Oh, dear! GMO cassava can potentially feed millions on the African continent? Heaven forfend!
If you grew up outside the African and South American continents you can be forgiven for thinking cassava is the latest variation of salsa music or perhaps the funky new energy beverage trendy hipsters are drinking these days. In Africa, however, 500 million individuals recognize cassava as a dietary staple much like the rest of the world enjoys potatoes and rice.
Native to South America, cassava was introduced to Africa by Portuguese colonists. Many cassava species exist in South America, however, that cannot be exported to Africa due to cassava mosaic disease, a virus exclusive to Africa. Eighty percent of the African cassava crop perished from mosaic disease in the 1920s, resulting in widespread famine. Other threats to the cassava include such pests as the cassava mealy bug and the cassava green mite.
Addressing this Third-World problem requires some agricultural-science expertise, which most certainly will chagrin the scientifically challenged, anti-genetically modified organism crowd. Because, you know, frankenfoods and such. Readers will remember Green America, among the most outspoken group of GMO detractors. Green America boasts Ceres and US SIF: The Forum for Sustainable and Responsible Investing affiliations. In turn, these affiliates trumpet their relationships with religious shareholder activists As You Sow and the Interfaith Center on Corporate Responsibility.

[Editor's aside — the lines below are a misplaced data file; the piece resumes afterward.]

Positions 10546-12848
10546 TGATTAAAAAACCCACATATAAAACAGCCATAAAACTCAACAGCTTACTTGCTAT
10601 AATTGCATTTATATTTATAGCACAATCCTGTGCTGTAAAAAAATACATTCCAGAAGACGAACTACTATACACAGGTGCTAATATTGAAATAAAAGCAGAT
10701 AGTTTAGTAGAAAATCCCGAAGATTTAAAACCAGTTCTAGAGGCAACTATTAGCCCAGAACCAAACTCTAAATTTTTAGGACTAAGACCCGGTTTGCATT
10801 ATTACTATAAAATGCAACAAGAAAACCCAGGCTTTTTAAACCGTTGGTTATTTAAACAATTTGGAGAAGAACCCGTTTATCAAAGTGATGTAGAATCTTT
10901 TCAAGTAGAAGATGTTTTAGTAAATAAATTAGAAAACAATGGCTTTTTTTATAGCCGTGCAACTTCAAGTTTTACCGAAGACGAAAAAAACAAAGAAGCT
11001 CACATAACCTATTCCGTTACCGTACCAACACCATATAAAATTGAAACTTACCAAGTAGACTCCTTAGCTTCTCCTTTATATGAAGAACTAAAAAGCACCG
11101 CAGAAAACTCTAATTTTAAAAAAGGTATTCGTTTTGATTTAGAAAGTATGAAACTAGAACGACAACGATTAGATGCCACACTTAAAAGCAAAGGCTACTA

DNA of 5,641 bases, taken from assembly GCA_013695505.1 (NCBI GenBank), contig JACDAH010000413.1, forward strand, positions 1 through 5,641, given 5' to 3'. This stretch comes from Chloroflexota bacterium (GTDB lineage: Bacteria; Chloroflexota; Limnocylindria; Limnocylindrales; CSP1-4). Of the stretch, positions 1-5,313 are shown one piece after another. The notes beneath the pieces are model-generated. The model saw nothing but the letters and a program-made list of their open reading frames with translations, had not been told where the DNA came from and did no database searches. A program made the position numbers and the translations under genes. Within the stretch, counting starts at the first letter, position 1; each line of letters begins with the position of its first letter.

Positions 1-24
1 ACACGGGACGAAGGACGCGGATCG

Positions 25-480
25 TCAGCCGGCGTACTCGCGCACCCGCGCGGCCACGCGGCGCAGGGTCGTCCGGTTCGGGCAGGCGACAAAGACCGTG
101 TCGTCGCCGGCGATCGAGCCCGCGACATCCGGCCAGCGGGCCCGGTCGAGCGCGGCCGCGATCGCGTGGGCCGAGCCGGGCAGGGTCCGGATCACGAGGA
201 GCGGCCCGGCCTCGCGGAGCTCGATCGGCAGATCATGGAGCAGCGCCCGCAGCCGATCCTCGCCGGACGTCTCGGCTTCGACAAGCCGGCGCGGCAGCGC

Green America’s outspokenness on GMOs includes reposting a Sept. 2014 article by Debbie Barker, International Programs Director, Center for Food Safety, in which she cavils:
Similarly, the biotech industry touted that cassava, one of the most important starch crops in Africa, was enriched with greatly increased protein content using genetic engineering. However, the research article claiming the elevated protein was later retracted when it was found that the purported increased protein did not exist.
While Barker’s assertion may contain some verity, it’s also quite shortsighted. After all, while the initial protein content of GM cassava may fall short of desired results, it’s also important to ensure the cassava plant depended upon by millions for nourishment is resistant to viruses and pests. Methinks Ms. Barker doth protest too much. You gotta walk before you can run, and recent developments reveal GM cassava is picking up a head of steam. (more…)